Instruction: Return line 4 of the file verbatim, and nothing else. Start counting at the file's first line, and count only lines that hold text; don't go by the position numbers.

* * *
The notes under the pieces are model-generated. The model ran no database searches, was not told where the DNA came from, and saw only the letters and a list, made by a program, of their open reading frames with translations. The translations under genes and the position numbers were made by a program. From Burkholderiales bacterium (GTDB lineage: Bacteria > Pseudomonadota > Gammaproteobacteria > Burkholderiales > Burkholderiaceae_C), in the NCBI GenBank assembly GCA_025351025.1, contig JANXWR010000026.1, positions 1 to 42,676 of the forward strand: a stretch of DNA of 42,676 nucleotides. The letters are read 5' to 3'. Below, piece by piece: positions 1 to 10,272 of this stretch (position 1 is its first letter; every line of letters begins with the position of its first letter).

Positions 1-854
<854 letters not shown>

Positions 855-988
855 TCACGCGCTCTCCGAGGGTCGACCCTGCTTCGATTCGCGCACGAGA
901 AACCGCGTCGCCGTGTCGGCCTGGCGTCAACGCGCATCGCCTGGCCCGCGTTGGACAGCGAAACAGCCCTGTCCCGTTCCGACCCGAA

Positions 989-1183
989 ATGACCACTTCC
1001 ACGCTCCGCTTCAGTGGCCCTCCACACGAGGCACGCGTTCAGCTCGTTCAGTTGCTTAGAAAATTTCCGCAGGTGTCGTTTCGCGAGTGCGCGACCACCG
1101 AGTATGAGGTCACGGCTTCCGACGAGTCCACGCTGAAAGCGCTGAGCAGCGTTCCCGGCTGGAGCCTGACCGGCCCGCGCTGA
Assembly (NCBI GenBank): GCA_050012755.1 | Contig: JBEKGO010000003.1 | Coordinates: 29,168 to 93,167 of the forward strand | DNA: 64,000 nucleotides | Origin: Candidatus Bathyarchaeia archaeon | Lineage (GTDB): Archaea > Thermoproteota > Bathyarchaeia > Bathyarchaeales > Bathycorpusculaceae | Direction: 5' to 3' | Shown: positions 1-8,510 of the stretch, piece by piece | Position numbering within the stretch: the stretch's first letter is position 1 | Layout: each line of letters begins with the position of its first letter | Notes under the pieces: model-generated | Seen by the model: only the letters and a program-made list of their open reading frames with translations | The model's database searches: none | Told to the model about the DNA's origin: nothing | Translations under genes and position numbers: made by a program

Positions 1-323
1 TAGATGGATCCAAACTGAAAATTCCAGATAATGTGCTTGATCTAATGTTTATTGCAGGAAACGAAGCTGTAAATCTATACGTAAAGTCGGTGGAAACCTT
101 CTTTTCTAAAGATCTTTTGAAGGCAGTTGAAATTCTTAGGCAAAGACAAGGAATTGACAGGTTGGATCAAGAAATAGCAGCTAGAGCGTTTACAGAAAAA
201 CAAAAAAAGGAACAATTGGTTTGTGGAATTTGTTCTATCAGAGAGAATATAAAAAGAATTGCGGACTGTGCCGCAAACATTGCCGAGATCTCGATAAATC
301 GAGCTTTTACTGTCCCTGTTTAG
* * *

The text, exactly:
Positions 855-988